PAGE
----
Venomous Snake Lunges at Snake Catcher in Nail-Biting Video

A snake catcher in Australia almost got a nasty surprise when he was called to the backyard of a home in North Lakes, Queensland, to capture a venomous red-bellied black snake.

Joshua Castle found the snake—from a species described by the Australian Museum as "a beautiful serpent that shares our love of sunshine and water"—lurking under a perimeter fence.

But as he was attempting to secure the angry reptile, it whipped around and tried to bite him.

Castle, who runs Josh's Snake Catching in Brisbane, uploaded a video documenting the encounter to Facebook on December 31.

He wrote: "We received a call out to Northlakes a few months back, for a red belly black snake that has been hanging around for a fair while, thankfully when we arrived the customers still had eyes on him.

"He got fairly close to my hand at one point!"

According to the Australian Museum, if Castle had been bitten during the encounter in August, he could have experienced a range of unpleasant symptoms. These include bleeding and/or swelling at the location of the bite, nausea, vomiting, headache, abdominal pain, diarrhea, sweating, muscle pain and even red-brown-colored urine.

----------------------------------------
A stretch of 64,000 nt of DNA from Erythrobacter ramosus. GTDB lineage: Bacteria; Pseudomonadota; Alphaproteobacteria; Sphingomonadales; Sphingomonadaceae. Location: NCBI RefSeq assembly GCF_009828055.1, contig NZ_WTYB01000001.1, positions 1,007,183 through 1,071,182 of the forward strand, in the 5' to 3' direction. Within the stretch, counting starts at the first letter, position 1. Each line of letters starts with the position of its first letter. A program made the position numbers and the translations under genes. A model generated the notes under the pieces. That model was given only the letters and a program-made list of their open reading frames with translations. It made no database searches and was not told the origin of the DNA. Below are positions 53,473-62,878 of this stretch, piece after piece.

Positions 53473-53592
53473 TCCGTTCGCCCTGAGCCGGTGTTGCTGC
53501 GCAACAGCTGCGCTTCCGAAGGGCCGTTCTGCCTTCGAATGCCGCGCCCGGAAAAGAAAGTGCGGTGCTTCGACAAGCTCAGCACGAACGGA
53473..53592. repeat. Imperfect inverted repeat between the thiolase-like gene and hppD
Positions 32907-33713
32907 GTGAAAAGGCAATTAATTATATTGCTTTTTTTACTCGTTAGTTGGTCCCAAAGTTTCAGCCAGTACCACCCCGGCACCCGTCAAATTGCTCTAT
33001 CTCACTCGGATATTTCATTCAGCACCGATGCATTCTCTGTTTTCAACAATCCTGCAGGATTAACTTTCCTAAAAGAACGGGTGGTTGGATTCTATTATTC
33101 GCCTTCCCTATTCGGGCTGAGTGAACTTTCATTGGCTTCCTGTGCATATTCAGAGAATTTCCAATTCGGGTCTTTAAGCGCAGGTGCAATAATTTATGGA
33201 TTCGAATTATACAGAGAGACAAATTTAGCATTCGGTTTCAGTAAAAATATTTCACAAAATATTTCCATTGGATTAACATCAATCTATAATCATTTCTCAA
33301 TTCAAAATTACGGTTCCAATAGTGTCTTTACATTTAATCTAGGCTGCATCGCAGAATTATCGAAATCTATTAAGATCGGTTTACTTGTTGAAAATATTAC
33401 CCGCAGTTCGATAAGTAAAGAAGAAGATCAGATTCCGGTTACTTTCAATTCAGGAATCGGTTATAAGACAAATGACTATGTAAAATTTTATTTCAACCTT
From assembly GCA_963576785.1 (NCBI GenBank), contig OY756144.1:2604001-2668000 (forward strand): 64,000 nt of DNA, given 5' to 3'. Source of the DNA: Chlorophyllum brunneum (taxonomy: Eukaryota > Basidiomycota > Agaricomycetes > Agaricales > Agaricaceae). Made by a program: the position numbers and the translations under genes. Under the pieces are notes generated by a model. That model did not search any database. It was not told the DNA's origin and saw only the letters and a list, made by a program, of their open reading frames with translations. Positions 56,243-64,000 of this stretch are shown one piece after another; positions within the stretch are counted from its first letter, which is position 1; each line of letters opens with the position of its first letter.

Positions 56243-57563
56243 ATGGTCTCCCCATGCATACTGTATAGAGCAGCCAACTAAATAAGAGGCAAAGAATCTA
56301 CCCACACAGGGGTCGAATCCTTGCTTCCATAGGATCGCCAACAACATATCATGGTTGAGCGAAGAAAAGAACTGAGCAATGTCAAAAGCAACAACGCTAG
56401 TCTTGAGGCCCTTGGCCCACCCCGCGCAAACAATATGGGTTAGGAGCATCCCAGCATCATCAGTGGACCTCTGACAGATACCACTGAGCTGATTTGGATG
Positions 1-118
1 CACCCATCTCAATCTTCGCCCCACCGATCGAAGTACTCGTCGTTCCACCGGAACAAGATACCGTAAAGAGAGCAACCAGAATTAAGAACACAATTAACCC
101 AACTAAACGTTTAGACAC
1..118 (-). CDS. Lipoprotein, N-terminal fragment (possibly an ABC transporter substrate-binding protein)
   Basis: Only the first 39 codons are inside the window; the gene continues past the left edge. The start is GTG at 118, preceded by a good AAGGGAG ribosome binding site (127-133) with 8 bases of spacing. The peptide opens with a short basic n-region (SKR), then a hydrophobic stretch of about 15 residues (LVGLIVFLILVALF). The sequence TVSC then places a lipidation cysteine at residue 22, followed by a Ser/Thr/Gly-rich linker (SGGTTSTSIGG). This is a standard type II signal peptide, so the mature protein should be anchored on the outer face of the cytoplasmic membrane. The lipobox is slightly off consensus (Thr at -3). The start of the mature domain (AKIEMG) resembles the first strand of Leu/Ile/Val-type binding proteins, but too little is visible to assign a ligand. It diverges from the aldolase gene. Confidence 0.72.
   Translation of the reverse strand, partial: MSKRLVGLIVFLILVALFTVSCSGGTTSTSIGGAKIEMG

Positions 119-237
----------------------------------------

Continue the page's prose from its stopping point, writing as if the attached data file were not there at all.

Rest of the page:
The museum adds that, despite the red-bellied black snake's fearsome appearance, it is a "shy snake" that will only deliver a serious bite when experiencing "severe molestation."

The species is one of the most commonly encountered snakes on Australia's east coast and will usually freeze to avoid detection by humans, according to the museum. If a person continues to approach the snake, it will attempt to flee toward the nearest retreat.

The museum explains that if the best hiding spot is located behind the approaching human, this can give the impression that the snake is attacking rather than fleeing.

"If unable to escape the snake will rear up with its head and forebody held off but parallel to the ground, spread its neck and hiss loudly, and may even make mock strikes with a closed mouth," the Australian Museum says. Some individuals will lay low and slowly undulate their tail—possibly in an attempt to draw attention away from their vulnerable heads.

The Australian Museum adds: "Further harassment will cause the snake to lash out and deliver a rapid—but often clumsy—bite, and sometimes they may hang on and chew savagely."

The red-bellied snake is responsible for many bites on humans, but few result in fatalities. Many victims of this species will experience just mild symptoms, though a few require hospitalization.

According to the Australian Museum, because people can react differently to the venom of a red-bellied snake, any bite should be treated as serious and the bite victim should seek immediate medical attention.

Red Bellied Black Snake
Stock image of a red-bellied black snake. A snake catcher in Australia got a nasty surprise when he tried to capture one in Queensland. gorgar64/Getty